June 29, 1989 |
Angela Bailey, a two-time Canadian Olympian who competed one season at UCLA, testified Wednesday at the Canadian drug inquiry in Toronto that she left the school because Bob Kersee, the women's track coach at the school, "was a drug coach." Bailey said she began thinking about going to UCLA after the 1984 Olympics, where she won a silver medal on a relay team. Bailey said, however, that she called Kersee to discuss some reservations. "I had heard he was a drug coach," she testified.
July 24, 1988 |
By all rights, you should be reading more words of prose and praise today about the splendid sprinter, Florence Griffith-Joyner, who obviously shops for her running outfits at Frederick's of Westwood, and about the longest jumper, Jackie Joyner-Kersee, who floats through the air with the greatest of knees, and about the premier mileage-plus runner, Mary Decker Slaney, who prefers to keep people, and beat people, at a distance.
August 16, 1991 |
UCLA women's track Coach Bob Kersee was reprimanded by the NCAA track committee for instructing an athlete to false-start intentionally in the NCAA Championships at Eugene, Ore., last June. Kersee instructed Janeene Vickers to false-start in the women's 100-meter high hurdles final to save herself for the 400-meter intermediate hurdles.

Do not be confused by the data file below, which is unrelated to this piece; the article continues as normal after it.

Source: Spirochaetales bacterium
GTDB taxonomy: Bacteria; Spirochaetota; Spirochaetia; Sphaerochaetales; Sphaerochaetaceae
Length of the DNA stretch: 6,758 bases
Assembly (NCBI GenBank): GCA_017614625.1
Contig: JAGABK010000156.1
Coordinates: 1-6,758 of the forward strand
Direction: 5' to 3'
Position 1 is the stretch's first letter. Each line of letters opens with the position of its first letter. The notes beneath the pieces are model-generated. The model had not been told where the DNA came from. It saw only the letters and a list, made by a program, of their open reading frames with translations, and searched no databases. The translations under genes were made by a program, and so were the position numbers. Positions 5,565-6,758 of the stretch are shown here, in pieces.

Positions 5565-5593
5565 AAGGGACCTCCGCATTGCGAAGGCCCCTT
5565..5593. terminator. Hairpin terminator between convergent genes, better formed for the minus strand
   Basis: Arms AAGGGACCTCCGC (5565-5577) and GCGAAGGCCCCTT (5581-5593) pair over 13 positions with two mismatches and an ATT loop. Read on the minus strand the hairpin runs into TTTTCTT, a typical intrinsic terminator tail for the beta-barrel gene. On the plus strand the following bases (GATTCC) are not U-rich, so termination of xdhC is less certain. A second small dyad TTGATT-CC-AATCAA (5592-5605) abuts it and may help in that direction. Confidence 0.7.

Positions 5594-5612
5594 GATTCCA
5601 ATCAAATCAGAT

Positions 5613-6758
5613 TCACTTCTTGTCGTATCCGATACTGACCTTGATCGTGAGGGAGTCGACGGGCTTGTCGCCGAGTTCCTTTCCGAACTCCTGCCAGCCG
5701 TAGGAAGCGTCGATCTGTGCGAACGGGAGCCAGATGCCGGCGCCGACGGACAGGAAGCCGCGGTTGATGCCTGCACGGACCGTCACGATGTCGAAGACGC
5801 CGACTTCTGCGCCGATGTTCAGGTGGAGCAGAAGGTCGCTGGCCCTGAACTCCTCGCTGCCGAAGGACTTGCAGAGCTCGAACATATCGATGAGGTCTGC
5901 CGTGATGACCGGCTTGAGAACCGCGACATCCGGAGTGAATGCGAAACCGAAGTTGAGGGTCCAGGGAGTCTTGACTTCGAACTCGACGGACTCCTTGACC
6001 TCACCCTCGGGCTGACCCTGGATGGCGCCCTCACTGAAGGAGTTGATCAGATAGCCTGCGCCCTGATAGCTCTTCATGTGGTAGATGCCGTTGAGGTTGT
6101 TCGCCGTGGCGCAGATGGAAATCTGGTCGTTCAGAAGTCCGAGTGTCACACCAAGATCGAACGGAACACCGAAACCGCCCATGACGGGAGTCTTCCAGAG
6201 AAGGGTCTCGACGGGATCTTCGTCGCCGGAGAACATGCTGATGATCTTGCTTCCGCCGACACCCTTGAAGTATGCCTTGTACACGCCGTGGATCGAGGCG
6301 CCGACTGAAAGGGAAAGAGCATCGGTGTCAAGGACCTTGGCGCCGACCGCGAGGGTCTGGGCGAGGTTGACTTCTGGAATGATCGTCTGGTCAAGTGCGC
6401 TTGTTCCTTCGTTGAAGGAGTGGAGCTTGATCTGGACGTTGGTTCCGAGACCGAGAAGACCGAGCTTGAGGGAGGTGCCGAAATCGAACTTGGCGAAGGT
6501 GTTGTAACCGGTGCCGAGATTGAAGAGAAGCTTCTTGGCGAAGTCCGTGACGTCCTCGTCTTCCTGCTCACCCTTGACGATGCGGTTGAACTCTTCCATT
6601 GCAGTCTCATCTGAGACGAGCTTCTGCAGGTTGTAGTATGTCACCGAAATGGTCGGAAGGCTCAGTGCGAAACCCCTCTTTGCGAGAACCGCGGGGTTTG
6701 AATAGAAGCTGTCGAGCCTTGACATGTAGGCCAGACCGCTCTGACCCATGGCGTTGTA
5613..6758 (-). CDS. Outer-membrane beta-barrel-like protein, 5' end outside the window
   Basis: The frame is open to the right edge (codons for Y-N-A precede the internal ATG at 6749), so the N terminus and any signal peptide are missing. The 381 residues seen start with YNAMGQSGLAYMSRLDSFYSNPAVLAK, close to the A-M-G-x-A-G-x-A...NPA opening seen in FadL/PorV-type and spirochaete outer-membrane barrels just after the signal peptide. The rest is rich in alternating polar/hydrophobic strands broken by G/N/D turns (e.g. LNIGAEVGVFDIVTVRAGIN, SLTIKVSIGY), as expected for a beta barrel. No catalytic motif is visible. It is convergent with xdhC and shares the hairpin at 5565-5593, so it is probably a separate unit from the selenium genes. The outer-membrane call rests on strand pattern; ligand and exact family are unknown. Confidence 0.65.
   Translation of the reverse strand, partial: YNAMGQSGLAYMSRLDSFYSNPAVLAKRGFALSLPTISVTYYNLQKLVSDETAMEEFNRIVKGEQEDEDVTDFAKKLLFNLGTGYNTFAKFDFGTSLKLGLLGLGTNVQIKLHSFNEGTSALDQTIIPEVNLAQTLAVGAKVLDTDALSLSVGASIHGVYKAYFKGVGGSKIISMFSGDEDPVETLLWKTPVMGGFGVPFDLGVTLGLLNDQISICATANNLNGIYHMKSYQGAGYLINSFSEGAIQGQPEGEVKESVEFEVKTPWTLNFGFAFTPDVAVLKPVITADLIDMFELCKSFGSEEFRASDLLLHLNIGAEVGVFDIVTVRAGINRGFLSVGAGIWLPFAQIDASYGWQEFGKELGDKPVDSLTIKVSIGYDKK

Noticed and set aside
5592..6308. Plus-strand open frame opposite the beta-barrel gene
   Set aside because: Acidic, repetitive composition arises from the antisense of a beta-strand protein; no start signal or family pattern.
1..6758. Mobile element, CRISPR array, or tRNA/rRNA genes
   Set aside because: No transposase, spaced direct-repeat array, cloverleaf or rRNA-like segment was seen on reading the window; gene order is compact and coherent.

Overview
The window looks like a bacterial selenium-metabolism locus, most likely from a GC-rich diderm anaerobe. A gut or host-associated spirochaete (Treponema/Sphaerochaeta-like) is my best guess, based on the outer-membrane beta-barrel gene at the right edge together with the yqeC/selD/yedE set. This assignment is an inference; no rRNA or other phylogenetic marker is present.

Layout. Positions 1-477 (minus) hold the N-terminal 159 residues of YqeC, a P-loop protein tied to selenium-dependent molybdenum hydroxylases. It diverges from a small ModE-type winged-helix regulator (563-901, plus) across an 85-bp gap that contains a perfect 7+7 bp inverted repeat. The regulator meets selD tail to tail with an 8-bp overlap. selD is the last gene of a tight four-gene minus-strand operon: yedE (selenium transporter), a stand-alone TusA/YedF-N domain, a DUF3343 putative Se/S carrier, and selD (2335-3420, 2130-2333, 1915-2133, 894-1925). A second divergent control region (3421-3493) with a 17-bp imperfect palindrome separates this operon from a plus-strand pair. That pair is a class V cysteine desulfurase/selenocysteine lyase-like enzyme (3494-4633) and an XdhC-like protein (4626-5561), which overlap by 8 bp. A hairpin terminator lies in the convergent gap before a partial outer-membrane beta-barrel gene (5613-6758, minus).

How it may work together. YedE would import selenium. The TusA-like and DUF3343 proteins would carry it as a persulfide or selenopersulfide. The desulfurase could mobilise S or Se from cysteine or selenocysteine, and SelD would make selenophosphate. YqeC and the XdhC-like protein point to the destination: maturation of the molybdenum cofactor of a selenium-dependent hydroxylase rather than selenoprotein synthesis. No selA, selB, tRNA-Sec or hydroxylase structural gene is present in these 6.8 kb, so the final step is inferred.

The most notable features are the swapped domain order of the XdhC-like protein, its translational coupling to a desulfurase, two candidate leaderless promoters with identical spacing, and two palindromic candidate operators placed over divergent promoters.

CALIFORNIA | LOCAL
May 19, 1997 |
Jackie Joyner-Kersee has been called the most dominant American track athlete of the past 10 years. She's been compared to the legendary Babe Didrikson, who many believe to have been the greatest female athlete ever. Joyner-Kersee, 35, doesn't pay much attention to such hype. It may be because the three-time Olympic gold medalist and part-time Valley resident sometimes has trouble coming to grips with her own success. "I just wanted to be an Olympian," she told The Times in 1992.
July 12, 1990 |
Team Joyner-Kersee held a news conference Wednesday. That's Jackie Joyner and Bob Kersee. Wife and husband. Athlete and coach. Business and manager. Left hand and right hand. What's in a hyphen? With Joyner and Kersee, almost too much. When Jackie Joyner-Kersee talks, Bob Kersee not only listens, he interrupts, interjects, interprets, extrapolates, underscores and, often, overrides. The U.S. Olympic Festival was the reason for this latest exercise in point-counterpoint.